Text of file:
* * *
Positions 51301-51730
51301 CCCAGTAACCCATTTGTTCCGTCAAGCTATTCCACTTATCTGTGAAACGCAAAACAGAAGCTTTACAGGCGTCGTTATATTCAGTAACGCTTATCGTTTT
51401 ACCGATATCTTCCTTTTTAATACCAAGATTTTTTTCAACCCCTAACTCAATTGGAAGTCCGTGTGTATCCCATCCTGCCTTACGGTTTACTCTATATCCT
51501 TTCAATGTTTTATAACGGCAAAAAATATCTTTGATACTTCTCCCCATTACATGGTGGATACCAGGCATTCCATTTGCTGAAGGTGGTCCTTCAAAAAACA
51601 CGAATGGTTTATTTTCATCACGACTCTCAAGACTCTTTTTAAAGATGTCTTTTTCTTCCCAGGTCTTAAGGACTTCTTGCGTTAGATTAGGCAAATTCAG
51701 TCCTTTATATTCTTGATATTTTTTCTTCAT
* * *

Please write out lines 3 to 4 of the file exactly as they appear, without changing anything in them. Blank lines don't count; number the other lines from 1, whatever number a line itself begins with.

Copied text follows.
51401 ACCGATATCTTCCTTTTTAATACCAAGATTTTTTTCAACCCCTAACTCAATTGGAAGTCCGTGTGTATCCCATCCTGCCTTACGGTTTACTCTATATCCT
51501 TTCAATGTTTTATAACGGCAAAAAATATCTTTGATACTTCTCCCCATTACATGGTGGATACCAGGCATTCCATTTGCTGAAGGTGGTCCTTCAAAAAACA